Friday, October 19, 2007

Maher Arar Testifies Before Congress

Yesterday, Maher Arar testified before a joint oversight committee of Congress. Arar is a Canadian citizen, a victim of "rendition to torture" carried out by the CIA, and survivor of 11 months of torture in a Syrian prison. The Canadian government has formally apologized for its role in his rendition and offered Arar and his family restitution. Arar's lawsuit against U.S. government officials responsible for his rendition and torture remains pending.

Since 2002, Human Rights USA has stood at the forefront of efforts to end rendition to torture. In November 2003, we were the first group to bring attention to the Maher Arar case in an op-ed written by our Executive Director, Morton Sklar, in the Toronto Globe and Mail. We were also the first – and, to date, only – group to successfully challenge the “rendition to torture” policy in U.S. courts. In Abu Ali v. Ashcroft, our lawsuit compelled the U.S. government to bring U.S. citizen Ahmed Abu Ali back from Saudi Arabia after 20 months of imprisonment and torture conducted there at the behest of the U.S. government. Abu Ali was returned to the United States within just three weeks after the D.C. District Court ordered the U.S. government to reveal the extent of its involvement in his arrest and imprisonment abroad.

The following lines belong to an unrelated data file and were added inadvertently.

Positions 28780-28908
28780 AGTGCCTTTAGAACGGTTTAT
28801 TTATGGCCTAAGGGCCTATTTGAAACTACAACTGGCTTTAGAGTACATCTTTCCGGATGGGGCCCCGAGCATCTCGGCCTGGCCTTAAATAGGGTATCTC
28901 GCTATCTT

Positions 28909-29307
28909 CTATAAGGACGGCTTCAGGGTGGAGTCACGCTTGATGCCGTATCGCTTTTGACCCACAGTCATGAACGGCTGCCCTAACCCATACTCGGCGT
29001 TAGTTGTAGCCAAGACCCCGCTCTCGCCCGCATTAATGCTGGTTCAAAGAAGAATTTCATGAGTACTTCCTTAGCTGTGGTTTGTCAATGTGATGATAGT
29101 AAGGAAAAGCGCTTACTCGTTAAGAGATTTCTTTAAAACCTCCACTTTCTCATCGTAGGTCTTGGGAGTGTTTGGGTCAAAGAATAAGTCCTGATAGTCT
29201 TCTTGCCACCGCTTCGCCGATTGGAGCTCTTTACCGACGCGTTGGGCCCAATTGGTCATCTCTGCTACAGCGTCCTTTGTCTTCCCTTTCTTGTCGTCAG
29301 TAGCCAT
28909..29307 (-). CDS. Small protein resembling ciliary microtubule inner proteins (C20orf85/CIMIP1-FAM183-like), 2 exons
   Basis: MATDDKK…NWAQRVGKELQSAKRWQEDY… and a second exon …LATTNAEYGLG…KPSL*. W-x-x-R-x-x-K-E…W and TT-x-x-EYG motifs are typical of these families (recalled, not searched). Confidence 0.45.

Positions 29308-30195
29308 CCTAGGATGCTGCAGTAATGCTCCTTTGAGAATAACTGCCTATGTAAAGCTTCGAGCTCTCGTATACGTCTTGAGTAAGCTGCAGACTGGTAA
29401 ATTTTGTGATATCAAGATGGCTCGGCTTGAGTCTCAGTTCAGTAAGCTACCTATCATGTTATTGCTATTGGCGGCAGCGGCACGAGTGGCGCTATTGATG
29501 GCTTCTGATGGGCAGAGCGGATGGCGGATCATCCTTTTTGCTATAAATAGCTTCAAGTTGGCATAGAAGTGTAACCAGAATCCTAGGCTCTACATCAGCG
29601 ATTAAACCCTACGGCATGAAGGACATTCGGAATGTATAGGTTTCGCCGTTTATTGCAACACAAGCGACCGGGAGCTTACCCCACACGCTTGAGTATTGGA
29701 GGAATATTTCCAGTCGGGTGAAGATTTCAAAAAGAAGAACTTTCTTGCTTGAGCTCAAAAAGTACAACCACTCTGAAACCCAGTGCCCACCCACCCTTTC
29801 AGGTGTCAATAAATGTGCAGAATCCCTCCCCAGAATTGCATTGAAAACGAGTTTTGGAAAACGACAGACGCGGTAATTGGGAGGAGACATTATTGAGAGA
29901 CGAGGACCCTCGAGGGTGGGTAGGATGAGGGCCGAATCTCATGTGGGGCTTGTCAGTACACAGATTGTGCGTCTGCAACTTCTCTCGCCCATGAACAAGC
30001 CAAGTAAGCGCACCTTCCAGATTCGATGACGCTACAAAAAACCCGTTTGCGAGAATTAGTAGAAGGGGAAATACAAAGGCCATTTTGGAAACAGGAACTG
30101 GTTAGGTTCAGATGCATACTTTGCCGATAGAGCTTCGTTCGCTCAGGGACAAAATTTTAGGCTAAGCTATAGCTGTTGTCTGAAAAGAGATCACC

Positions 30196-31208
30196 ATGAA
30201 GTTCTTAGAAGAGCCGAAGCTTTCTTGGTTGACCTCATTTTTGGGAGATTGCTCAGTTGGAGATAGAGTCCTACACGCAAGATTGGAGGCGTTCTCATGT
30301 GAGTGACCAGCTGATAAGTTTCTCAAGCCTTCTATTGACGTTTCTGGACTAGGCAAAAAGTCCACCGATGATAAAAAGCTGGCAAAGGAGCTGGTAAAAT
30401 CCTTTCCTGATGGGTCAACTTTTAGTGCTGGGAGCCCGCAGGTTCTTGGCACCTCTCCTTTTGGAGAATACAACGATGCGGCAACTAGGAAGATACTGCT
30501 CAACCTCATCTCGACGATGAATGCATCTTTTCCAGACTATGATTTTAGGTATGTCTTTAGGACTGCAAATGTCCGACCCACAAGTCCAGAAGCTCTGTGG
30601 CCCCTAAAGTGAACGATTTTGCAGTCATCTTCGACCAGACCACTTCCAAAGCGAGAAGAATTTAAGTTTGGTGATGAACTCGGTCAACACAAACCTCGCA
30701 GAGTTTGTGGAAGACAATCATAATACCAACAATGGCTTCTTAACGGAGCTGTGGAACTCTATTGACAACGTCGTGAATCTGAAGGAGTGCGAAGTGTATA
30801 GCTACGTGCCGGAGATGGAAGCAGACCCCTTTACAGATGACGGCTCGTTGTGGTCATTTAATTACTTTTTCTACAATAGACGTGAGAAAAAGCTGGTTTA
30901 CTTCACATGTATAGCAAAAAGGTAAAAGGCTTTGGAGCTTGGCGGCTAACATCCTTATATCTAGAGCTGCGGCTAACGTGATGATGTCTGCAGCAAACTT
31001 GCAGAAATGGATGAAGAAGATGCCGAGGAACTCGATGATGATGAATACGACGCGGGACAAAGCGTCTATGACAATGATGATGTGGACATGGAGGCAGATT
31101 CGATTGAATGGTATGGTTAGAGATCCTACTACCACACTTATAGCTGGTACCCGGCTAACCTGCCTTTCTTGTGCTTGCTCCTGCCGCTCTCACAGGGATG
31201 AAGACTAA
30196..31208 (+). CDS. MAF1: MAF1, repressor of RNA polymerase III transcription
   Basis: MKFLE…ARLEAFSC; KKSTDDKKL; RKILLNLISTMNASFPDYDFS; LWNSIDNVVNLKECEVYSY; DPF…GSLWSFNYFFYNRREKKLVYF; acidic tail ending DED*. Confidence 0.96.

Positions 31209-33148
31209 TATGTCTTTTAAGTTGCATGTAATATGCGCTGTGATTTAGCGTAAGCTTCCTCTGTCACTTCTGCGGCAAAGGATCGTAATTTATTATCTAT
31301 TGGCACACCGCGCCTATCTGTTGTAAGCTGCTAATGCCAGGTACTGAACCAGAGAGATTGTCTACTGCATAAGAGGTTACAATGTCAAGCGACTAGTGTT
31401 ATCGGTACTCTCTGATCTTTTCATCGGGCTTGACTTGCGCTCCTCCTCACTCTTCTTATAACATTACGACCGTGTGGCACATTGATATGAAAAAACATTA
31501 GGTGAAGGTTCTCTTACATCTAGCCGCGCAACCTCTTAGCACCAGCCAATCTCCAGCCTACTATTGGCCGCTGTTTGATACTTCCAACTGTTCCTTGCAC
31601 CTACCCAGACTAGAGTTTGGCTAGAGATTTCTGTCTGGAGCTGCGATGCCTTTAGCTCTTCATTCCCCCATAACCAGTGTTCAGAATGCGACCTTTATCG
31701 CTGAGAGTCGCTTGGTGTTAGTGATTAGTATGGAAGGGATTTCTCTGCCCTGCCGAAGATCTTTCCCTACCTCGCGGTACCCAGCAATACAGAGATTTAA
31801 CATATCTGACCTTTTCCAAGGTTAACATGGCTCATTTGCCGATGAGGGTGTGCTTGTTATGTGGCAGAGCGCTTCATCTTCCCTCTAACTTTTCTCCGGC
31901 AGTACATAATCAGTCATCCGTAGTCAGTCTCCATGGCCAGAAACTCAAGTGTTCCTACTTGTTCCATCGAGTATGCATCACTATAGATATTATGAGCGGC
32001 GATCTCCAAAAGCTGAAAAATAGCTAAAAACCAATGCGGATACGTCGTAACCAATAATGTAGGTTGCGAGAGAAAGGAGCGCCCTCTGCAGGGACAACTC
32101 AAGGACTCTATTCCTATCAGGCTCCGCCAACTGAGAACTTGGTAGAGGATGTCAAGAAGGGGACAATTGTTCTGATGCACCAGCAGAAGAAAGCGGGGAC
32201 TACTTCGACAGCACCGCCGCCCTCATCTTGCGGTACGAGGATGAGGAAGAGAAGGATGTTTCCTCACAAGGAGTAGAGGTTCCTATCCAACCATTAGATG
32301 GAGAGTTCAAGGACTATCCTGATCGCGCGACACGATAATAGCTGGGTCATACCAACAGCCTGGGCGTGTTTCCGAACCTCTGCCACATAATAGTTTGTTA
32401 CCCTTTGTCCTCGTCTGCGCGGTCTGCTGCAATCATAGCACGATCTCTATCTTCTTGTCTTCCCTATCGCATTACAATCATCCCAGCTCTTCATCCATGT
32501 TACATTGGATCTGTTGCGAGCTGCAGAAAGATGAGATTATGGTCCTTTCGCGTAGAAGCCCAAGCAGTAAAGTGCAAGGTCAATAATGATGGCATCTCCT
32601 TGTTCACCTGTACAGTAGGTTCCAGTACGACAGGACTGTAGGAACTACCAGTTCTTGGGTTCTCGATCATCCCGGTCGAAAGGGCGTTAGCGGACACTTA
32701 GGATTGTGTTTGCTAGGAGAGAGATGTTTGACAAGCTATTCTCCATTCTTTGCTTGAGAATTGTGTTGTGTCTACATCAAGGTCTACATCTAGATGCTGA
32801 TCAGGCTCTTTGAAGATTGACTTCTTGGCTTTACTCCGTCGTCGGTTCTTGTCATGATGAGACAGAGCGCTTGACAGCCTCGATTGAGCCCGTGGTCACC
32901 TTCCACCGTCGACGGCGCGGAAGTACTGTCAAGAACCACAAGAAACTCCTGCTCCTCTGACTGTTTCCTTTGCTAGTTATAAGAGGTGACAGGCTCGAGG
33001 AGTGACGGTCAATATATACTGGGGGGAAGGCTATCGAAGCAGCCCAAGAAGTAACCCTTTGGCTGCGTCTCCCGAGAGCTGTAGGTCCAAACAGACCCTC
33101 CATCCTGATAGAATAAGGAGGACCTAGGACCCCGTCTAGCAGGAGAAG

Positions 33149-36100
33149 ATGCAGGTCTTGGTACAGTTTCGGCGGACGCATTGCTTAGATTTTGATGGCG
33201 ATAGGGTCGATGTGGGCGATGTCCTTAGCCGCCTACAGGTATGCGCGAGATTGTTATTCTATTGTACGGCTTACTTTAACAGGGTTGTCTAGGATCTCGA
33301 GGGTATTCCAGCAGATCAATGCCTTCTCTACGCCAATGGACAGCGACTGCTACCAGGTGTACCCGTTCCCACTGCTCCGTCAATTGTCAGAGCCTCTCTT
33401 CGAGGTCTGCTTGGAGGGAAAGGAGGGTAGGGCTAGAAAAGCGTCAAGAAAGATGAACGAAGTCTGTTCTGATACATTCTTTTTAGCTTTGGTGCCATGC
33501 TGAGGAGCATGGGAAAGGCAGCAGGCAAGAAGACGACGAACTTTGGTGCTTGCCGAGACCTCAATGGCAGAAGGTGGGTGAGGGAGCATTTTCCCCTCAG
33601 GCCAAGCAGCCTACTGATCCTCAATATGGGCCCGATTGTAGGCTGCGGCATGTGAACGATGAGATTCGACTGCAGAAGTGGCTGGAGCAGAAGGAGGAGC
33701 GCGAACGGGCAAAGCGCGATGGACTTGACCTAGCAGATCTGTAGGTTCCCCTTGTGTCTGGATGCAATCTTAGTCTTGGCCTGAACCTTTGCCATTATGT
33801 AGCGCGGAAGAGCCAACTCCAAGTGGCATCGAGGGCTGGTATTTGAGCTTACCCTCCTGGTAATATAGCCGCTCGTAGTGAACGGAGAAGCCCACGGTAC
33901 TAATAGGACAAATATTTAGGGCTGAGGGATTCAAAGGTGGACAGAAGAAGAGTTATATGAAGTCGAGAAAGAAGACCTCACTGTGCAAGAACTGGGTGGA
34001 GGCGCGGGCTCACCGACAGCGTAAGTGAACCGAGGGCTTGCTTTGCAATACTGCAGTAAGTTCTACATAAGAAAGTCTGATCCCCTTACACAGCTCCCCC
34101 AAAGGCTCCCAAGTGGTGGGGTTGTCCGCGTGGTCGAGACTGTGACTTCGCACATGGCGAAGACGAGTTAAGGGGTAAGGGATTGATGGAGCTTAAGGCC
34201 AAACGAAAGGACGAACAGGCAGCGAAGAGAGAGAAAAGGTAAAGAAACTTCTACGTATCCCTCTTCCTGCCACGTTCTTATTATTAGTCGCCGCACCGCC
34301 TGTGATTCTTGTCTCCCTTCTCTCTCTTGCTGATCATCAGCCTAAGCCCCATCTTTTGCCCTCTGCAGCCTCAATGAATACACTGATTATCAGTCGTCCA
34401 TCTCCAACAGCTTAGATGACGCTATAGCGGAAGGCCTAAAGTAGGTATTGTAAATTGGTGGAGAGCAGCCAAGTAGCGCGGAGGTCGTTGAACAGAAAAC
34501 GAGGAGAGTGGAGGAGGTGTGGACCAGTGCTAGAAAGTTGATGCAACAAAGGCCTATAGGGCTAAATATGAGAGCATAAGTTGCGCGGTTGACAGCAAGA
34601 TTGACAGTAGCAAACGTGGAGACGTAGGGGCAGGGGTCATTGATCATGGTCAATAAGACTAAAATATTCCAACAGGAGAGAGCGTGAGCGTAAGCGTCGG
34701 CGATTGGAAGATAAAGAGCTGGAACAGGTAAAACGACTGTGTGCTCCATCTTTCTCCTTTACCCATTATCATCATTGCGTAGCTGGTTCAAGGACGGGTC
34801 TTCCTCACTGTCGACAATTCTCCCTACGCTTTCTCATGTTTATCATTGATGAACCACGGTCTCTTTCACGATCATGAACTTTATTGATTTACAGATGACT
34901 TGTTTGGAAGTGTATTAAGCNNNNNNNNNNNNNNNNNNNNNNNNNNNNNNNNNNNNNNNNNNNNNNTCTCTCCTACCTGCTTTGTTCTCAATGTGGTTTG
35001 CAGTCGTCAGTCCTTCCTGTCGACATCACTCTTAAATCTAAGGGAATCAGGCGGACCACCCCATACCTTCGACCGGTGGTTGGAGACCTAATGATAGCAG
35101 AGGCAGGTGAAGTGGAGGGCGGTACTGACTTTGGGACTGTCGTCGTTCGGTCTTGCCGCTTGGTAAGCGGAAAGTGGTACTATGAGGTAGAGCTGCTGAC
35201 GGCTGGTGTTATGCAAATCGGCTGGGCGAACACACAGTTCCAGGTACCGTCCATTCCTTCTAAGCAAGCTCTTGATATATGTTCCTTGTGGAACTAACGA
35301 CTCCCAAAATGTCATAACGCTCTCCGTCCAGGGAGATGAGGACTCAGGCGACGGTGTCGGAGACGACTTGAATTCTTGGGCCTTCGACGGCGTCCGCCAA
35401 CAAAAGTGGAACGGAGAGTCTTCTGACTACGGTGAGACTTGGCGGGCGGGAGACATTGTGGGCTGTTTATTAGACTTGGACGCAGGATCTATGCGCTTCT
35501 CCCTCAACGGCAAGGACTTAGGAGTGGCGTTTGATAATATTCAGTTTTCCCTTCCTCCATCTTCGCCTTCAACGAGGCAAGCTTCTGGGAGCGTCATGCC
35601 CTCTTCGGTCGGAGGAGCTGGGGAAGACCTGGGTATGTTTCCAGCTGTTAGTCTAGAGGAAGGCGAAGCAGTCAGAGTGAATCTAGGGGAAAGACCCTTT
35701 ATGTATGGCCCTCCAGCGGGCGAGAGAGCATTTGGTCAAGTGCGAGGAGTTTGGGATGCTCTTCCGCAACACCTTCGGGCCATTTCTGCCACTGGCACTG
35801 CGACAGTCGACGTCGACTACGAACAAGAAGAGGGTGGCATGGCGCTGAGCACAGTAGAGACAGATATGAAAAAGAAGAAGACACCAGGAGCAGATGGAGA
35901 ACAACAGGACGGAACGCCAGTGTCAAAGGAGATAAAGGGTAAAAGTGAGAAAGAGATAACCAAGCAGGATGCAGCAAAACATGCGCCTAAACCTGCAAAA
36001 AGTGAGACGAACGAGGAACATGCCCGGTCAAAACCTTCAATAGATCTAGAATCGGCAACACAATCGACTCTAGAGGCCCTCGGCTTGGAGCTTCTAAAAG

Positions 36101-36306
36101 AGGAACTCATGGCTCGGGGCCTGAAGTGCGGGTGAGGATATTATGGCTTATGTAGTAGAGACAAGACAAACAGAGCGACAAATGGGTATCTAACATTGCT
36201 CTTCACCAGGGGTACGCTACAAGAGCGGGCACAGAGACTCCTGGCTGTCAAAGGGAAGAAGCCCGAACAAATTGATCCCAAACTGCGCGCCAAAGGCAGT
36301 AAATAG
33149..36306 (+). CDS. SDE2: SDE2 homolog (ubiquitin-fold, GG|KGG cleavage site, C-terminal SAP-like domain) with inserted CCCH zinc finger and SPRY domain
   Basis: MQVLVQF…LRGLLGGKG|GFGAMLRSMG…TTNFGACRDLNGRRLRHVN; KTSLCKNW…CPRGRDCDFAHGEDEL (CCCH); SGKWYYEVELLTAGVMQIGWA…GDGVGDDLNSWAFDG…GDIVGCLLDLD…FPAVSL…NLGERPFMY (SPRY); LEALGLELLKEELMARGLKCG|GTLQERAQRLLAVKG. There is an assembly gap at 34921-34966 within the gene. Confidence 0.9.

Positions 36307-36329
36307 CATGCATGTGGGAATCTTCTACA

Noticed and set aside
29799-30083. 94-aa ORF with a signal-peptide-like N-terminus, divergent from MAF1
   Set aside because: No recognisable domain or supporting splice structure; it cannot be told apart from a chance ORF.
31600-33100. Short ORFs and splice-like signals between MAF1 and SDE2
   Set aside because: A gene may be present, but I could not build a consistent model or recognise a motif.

Following our success in Abu Ali, Human Rights USA challenged the U.S. government’s use of diplomatic assurances to justify deportation to countries known for torture and other major human rights abuses. Recently, a federal judge held, in our case Khouzam v. Hogan, that “no showing has been made … that removal based upon diplomatic assurances by a country known to have engaged in torture is consistent with the [Convention Against Torture]....” Additionally, the court held that because the U.S. government had not given Khouzam an opportunity to challenge the reliability of diplomatic assurances, and because the government has failed to provide evidence to support its reliance on diplomatic assurances, the court would not bar Khouzam’s due process claims under the political question doctrine. Sameh Khouzam remains in detention in Pennsylvania pursuant to a stay of removal while his case remains pending before the court. Without this stay of removal, Sameh would be deported to Egypt, a country whose penchant for torturing detainees is well documented by the U.S. Department of State.

Human Rights USA secured an injunction against the refoulment (return) of a Guantanamo Bay detainee in the Feghoul case, and we are now building upon these and other successes to challenge the transfer to torture policy as it pertains to GTMO detainees. We are coordinating a collaborative and sustained effort with other law firms, law school clinics, and organizations to address the problems that attorneys are confronted with in securing protections against transfer to torture, including challenging the use of diplomatic assurances as a basis for transfer, the adequacy of the DTA status determination review process, and procedural issues that arise when pursuing DTA and habeas challenges contemporaneously. Human Rights USA continues to serve as a clearinghouse for advocates seeking to prevent rendition through litigation.